The Vikings have been seemingly set at the running back position for years now, but they shook up the position in the 2014 Draft by taking a runner on the draft’s second day.
While it would be easy to say the Vikings drafted Jerick McKinnon to “replace” Toby Gerhart, who departed in free agency, in reality the two are completely different types of running backs, and McKinnon will fulfill a much different role in Minnesota.
What type of role? Check out the details below to find out!
Jerick McKinnon, RB – Georgia Southern
Taken in 3rd Round, 96th overall by Vikings
Age: 22; Height: 5-9; Weight: 209
40 Yard Dash: 4.38; Bench: 32; Vertical Jump: 40 ½; Broad Jump: 11’; Short Shuttle: 4.12; 3-Cone Drill” 6.83
2010 Stats (10 games, 1 start) – 109 carries, 495 yards (4.54 Y/C); 3 touchdowns
2011 Stats (13 games, 7 starts) – 80 carries, 537 yards (6.71 Y/C); 7 touchdowns
2012 Stats (14 games, 14 starts) – 269 carries, 1,817 yards (6.75 Y/C); 20 touchdowns
2013 Stats (10 games, 9 starts) – 161 carries, 1,050 yards (6.52 Y/C); 12 touchdowns
*Scouting information comes primarily from Dane Brugler of CBS Sports
A one-time triple option quarterback in college, McKinnon’s athleticism jumps off the charts, but he has a lot of adjusting to do to get ready for NFL action.
McKinnon was a top combine performer in multiple drills, including the bench press (first among backs), three cone drill (third overall) and 40 yard dash (second among backs). He also ran a great 40 yard dash, and his speed and quickness are obvious when you turn on the tape.
McKinnon’s college offense was far from a pro-style system, however, and he frequently got the ball in space rather than between the tackles. He needs to develop better instincts when running up the middle and reading his blockers if he wants to receive a few carries this season.
McKinnon projects to get touches as a third down back soon though, in the mold of Darren Sproles, another back Norv Turner developed. Turner will likely scheme ways to get McKinnon in space to let McKinnon use his quickness in the open field.
McKinnon did not catch many passes in college so he could be raw as a receiver, but Rick Spielman mentioned that the Vikings liked how McKinnon caught the ball at the Combine. If McKinnon can show he truly is a “natural hands catcher,” as Spielman said, he should earn snaps fairly quickly on passing downs.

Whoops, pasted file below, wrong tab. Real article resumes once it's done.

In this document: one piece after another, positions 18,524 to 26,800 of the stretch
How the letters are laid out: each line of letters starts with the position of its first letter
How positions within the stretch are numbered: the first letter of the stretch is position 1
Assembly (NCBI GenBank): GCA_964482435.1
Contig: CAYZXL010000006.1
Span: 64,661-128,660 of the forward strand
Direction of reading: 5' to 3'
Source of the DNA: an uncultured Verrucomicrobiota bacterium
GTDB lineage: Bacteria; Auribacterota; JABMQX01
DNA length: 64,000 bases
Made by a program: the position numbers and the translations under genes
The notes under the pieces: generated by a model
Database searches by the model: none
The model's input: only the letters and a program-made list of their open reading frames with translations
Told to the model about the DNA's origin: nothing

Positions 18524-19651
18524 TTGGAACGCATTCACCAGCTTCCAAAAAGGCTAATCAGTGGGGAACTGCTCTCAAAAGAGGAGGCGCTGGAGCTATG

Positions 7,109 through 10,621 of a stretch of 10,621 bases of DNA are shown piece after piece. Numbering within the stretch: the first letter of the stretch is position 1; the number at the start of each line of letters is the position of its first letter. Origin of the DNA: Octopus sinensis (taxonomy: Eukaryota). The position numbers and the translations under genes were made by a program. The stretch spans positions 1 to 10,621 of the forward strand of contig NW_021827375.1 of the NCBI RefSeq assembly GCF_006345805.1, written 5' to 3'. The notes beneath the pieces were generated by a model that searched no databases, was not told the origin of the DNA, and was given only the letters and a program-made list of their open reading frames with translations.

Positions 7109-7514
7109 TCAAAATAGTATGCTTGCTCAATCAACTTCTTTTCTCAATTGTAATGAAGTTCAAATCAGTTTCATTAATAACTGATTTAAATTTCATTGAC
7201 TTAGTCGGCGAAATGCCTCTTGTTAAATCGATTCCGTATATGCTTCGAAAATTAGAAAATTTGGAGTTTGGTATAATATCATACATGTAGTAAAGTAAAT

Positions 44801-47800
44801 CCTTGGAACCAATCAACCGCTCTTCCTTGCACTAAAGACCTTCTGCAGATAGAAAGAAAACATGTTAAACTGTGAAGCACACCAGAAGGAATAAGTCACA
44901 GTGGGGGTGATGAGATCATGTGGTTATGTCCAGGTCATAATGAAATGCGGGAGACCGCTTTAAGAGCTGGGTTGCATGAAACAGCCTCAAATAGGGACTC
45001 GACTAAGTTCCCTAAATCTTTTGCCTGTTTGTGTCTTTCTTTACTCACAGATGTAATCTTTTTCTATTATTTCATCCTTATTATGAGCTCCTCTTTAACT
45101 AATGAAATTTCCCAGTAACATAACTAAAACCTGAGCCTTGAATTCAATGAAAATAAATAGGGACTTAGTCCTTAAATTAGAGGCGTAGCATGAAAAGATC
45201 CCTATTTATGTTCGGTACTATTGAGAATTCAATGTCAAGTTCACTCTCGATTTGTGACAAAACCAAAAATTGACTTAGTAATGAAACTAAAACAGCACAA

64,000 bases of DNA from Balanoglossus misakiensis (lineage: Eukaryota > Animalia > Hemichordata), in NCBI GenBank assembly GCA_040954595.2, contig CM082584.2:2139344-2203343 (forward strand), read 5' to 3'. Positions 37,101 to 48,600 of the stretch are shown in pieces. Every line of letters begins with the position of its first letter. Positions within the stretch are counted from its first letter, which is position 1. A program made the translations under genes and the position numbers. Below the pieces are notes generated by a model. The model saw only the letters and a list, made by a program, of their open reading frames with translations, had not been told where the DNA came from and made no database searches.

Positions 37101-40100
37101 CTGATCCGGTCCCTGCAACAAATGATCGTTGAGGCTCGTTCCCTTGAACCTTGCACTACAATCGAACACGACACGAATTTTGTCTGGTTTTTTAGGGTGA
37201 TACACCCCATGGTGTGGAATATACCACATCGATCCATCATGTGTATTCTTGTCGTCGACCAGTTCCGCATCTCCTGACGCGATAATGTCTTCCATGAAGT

Another aspect of McKinnon’s game that will be important if he wants to see snaps on third down is his blocking. He was not asked to block very often in college, and when he was asked to do it at the Senior Bowl he had some growing pains.
But McKinnon has expressed a willingness to develop his blocking and running backs coach Kirby Wilson said he was a good “high effort” blocker in rookie minicamp. McKinnon reportedly has a good, team-first attitude and if he’s willing to commit to blocking it could help offset the loss of Toby Gerhart on third downs.
One interesting note about McKinnon is that despite playing at a smaller school, he faced some very good competition in his college career. In three games against three SEC schools (Alabama, Georgia and Florida) in college, McKinnon rushed for a total of 282 yards on 33 carries (8.5 yards/attempt) with three touchdowns.
Spot on the Depth Chart:
McKinnon will likely enter training camp third on the running back depth chart, after Adrian Peterson and last year’s third-stringer, Matt Asiata.
McKinnon brings a dimension with his athleticism that Asiata does not provide however, so if he shows enough development as a blocker and receiver he could earn snaps on third down fairly quickly.
While McKinnon may not see many carries between the tackles his rookie season, Turner’s reliance on third-down backs in his system could give McKinnon a role early in the offense.
Odds of Making Roster: Practical Lock
While McKinnon will face a big transition to the NFL, it’s very rare for third round picks to not make their team’s 53 man roster their rookie season. Even if McKinnon fails to impress right away, he’s still going to make the team.
Rookie Season Predictions:
McKinnon doesn’t figure to make a splash right away, with the best running back in the NFL ahead of him and with a big adjustment coming to a pro style system.
McKinnon may even be inactive for the first couple of games barring injuries, as he learns how to be a better runner and works on refining his receiving and blocking skills at the pro level.
A good rookie season comparison for McKinnon could be Seahawks running back Christine Michael, who was drafted in 2013 out of Texas A&M and who McKinnon was compared to by some analysts.
Like McKinnon, Michael also had to sit behind an All-Pro runner in Marshawn Lynch, and ended his rookie season with 18 carries for 79 yards. If AP stays healthy all year (which is impossible to predict at this point), 20 carries seems like an attainable feat for McKinnon.
He could receive more if the Vikings scheme some outside runs for him, but those carries could also go to Cordarrelle Patterson, who excelled when used as a runner last season.
McKinnon will be used more in the passing game than Michael however, who did not catch a pass during his rookie season. Turner likes to have around 60 receptions per season come from his running backs, and McKinnon could have around 25 to 30 of those catches if he shows his hands are up to the challenge.